Why do we trust academics more than CEOs?

31 January, 2014

Last week the new Edelman Trust Barometer confirmed that there is no public figure we trust more than the academic. This has been a pretty consistent finding since the start of the survey in 2001: academics average 65% trustworthiness with little variance between years.

Meanwhile, our perceptions of all the other roles featured in the Trust Barometer are changed by events and trends. The trustworthiness of “people like us” has risen with social media: 47% credible in 2009 and 62% in the 2014 survey. Our trust in CEOs varies wildly, dipping to 31% just after the fall of Lehman Brothers.

edelman graph

Are academics just more trustworthy? I doubt it. They’re as human and prone to temptation as CEOs. If you look long enough you’ll find cases of shameless plagiarism, where scholars claim the work of others as their own original research. If you’re inclined to believe the documentary ‘Inside Job’, professors made stacks of money legitimising the corporate strategies which caused the credit crisis. Even if you accept the reasonable defence that they weren’t hired as clairvoyants, they were still less than open about conflicts of interest between their consultancy income and their research. In other words, the distance that allows academics to think independently was not obvious. As Orit Gadiesh of Bain pointed out in an excellent Davos debate last week on surveillance (20’40” of the webcast), it’s not enough to earn trust. You need to be seen to be earning it.

So if there aren’t obvious moral differences between academics and CEOs, the question turns back to us. Why do we trust academics more? I think we trust them in large part because their lives are simpler.

Look at the tensions managed by senior people in firms. They struggle daily because organisational life is littered with tensions that are hard to resolve. Collaboration vs dissent is a typical example. We admire collaboration because teams don’t function without it. We also admire dissent because without it you don’t get innovation. On their own they each make perfect sense. Put them together and they fight: too much collaboration can make groups think like sheep, and if the culture is all about the dissenting individual, collaboration usually exists only in the company’s rhetoric. The ideal everyone agrees (practitioners and scholars alike) is to juggle opposites so that no one side prevails. However real people are often forced to make ugly choices. Think short term vs long term goals, or the uneven incentives that get in the way of the triple bottom line.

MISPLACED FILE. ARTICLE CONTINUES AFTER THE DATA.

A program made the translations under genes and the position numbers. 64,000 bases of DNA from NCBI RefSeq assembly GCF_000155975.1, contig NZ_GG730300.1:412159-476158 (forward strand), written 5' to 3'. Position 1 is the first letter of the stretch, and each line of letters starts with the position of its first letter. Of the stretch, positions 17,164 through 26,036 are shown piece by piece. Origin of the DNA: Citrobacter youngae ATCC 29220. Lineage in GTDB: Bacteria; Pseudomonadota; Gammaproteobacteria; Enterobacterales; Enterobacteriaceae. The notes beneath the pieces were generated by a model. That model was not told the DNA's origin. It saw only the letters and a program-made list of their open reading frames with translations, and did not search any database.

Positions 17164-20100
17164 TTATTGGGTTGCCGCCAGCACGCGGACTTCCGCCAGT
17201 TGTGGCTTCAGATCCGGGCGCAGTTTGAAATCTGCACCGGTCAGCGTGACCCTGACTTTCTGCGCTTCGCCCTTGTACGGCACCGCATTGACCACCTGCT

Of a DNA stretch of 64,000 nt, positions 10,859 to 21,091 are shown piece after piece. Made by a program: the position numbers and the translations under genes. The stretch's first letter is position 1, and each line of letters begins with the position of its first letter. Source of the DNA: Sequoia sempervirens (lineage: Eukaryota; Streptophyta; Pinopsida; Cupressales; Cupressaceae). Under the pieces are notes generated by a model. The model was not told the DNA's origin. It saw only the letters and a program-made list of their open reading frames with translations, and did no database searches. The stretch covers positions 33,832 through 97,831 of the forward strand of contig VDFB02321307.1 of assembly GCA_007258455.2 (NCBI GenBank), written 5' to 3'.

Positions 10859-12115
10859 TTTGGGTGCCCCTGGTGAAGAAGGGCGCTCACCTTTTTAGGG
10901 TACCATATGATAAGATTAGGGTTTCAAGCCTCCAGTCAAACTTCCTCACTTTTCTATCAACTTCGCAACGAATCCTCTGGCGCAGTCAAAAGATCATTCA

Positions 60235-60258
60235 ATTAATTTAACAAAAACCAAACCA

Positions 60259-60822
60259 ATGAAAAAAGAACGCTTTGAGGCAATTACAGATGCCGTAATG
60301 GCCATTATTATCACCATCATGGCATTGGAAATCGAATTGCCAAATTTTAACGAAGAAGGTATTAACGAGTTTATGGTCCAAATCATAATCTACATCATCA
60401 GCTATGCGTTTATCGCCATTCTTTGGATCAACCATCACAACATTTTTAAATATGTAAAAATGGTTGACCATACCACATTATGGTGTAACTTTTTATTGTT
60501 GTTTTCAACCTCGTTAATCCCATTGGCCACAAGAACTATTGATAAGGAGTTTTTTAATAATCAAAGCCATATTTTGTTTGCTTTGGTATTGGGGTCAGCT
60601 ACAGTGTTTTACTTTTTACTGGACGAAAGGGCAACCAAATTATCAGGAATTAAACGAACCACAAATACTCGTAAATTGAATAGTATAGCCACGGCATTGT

For academics the stakes are much less high. The main tension of their professional life is research vs teaching, and yet indifferent teaching often incurs no sanctions in universities. Outstanding research builds reputations and so should great lectures. Some academics juggle both very well, particularly where both are equally incentivised, but teaching remains an afterthought for many – at least in this country. In fact, judging by a recent project I carried out, a significant minority of academics still think it’s fine to see all forms of marketing (including adapting to what their customers/students want) as the enemy of academic integrity. If they think this it’s because they’re allowed to.

Trust is portrayed as a kind of richter scale we apply to all human activity: an absolute standard which people pass or fail. This feeds a belief that trustworthiness is all about the individual. My father mistrusted people whose eyes were too close together, and it was a seductive theory. But we should also factor in the nature of the challenge. It’s arguably harder to be a trustworthy CEO than a trustworthy academic, and it’s certainly daft to assume their lives have the same levels of complexity and risk.

{ 2 comments… read them below or add one }

Edward Mason February 2, 2014 at 6:04 pm

Great provocative piece. Could it also be because academic output is seen as affecting our financial well-being less directly? Politicians, bankers, estate agents – they all are seen as being on the make at our expense. Whilst academics can actually make an immense difference to our long-term welfare, their influence is generally seen as being dependent upon our own receptiveness to their research or their teaching as individuals.


Andreas Liefooghe February 5, 2014 at 8:55 am

As an academic, I chuckled at the idea of my life being simpler. Do captains of industry spend their time pondering the ramifications of a Cartesian subject-object split versus a Freudian divided self in understanding suffering? Or how a discursive turn heralds the demise of the subject?
No. I think we are trusted because we do passionately care about something that, in the overall scheme of things, matters so little.


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